Decades after the first generation of the Lotus Elite sports car known as the “1950’s Type” were produced and delivered between the years 1959 to 1963 Lotus introduced another winner in the form of the 4-seat “Lotus Elite” between the years of 1974 to 1984. These larger 4-seat Lotus Elites were designated Type 75, with later models being labeled “Lotus Type 83 Elite”.
As Lotus entered the 1970s their founder Colin Chapman decided to move the product up the social and price scales as well as to gradually phase out the “kit-built cars”. When the Elan Plus Two became obsolete, Mr. Chapman decided to replace it with something altogether much more grand and bearing. Yet the new Elite , given the exact same name and name-plate badge as the Coupe of the late 1950’s early 1960’s leading to new end of confusion among sports car enthusiasts and even Lotus aficionados. Coded the M50 at Lotus, it was the start and birth of a whole new family grouping of Lotus cars. Alongside it was the Eclat (mechanically like the new Elite, but with fastback instead of square-back styling) and the mid-engined Espirit, which effectively replaced the Europa at greatly increased cost and pricing.
All shared the completely Lotus-manufactured Type 907 2 liter 16-valve twin-cam engine (which was also sold to Jensen for their Jensen-Healeys until Jenson itself closed shop in 1976). The Elite was designed to meet all existing and even projected future safety regulations, and in spite of being made with a glass-fibre body was both very strong and rigid.
Lotus in their Norfolk factory made the greatest majority of the automobile, instead of merely assembling proprietary parts. The Elite’s “backbone steel chassis frame” carried on with the Lotus tradition established with the 1962 Elan sports car and the all-independent suspension followed racing car lines of wheel location and control.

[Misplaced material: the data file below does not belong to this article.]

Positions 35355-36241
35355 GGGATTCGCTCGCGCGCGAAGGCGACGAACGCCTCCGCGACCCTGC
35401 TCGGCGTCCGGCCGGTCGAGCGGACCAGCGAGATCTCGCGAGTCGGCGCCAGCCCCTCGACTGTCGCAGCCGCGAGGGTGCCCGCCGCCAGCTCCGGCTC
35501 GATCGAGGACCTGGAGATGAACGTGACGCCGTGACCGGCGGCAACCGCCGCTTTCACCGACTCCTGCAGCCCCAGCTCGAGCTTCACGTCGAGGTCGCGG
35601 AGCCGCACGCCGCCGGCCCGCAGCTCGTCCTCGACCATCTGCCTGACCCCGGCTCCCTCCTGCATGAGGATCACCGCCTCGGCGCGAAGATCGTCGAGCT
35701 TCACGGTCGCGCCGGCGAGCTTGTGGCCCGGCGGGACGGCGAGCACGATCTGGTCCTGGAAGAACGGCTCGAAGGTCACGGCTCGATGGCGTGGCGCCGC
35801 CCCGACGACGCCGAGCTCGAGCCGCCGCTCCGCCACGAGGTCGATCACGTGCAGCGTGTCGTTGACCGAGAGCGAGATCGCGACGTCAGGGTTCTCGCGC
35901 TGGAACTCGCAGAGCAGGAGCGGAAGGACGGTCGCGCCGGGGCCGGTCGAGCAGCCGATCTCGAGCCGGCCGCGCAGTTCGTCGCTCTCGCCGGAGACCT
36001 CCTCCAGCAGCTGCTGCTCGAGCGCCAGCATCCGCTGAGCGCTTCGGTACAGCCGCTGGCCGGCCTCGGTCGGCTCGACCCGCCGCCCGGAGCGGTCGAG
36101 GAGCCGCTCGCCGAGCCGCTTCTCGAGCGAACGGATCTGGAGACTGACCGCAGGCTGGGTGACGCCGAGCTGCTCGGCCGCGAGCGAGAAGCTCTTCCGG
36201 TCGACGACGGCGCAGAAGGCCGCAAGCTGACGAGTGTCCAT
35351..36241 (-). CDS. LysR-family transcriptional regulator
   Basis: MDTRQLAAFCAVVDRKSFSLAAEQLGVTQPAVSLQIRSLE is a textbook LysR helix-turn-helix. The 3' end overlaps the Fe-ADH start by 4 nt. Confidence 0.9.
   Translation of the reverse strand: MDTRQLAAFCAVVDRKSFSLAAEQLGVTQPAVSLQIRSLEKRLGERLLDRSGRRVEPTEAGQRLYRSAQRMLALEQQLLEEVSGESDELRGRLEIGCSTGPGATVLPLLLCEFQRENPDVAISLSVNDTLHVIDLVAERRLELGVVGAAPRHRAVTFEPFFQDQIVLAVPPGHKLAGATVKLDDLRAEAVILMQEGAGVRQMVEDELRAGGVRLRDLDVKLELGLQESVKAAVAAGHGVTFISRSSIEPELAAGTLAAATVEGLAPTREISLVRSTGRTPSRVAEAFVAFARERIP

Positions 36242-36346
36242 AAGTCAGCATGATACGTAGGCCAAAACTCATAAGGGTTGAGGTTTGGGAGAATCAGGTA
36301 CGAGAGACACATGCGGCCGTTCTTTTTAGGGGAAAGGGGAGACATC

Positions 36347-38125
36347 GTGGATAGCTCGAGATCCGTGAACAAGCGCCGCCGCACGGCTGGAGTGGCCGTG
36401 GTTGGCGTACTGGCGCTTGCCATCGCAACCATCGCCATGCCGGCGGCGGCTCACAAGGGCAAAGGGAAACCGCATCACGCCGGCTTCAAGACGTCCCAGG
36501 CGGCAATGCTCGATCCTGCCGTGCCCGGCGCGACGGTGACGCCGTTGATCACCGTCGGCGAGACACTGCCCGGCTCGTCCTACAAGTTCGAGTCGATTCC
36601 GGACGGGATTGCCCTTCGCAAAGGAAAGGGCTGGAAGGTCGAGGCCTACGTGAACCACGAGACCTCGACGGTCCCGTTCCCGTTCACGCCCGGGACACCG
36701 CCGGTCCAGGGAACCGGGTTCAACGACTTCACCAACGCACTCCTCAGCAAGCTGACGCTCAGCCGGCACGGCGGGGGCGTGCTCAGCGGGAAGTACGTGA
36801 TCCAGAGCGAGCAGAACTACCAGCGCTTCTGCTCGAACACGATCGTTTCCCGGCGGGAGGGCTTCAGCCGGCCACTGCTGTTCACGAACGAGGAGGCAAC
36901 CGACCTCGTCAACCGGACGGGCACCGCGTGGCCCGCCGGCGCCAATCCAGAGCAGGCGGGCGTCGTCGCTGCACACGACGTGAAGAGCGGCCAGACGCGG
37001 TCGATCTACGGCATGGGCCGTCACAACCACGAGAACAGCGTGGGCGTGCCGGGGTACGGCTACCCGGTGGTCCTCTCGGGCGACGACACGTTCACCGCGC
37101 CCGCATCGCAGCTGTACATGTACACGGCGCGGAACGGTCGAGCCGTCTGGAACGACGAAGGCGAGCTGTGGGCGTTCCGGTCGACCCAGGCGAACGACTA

The five-speed gearbox actually used British Leyland internals. Performance, as expected, was high – maximum speeds being over 120 mph (200 km/h) – as a direct result of the light weight and highly efficient aerodynamic shape. Yet again fuel consumption could be counted to be low, and even economical, as a direct result of the car’s light weight. It is well-known that a larger V8 engine could easily be fitted and accommodated into the Elite’s power plant bay; performance was nothing less than phenomenal.
Lastly at the end of the day it can be stated that styling was mainly the work of Lotus staff, with suggestions from the Ital Design offices. The cheaper and inherently simpler Eclat used an Elite chassis together with nose and centre sections from that car. The clear distinction between the two models being that with the Eclat the tail styling was no doubt distinct.
Maxwell B. Labby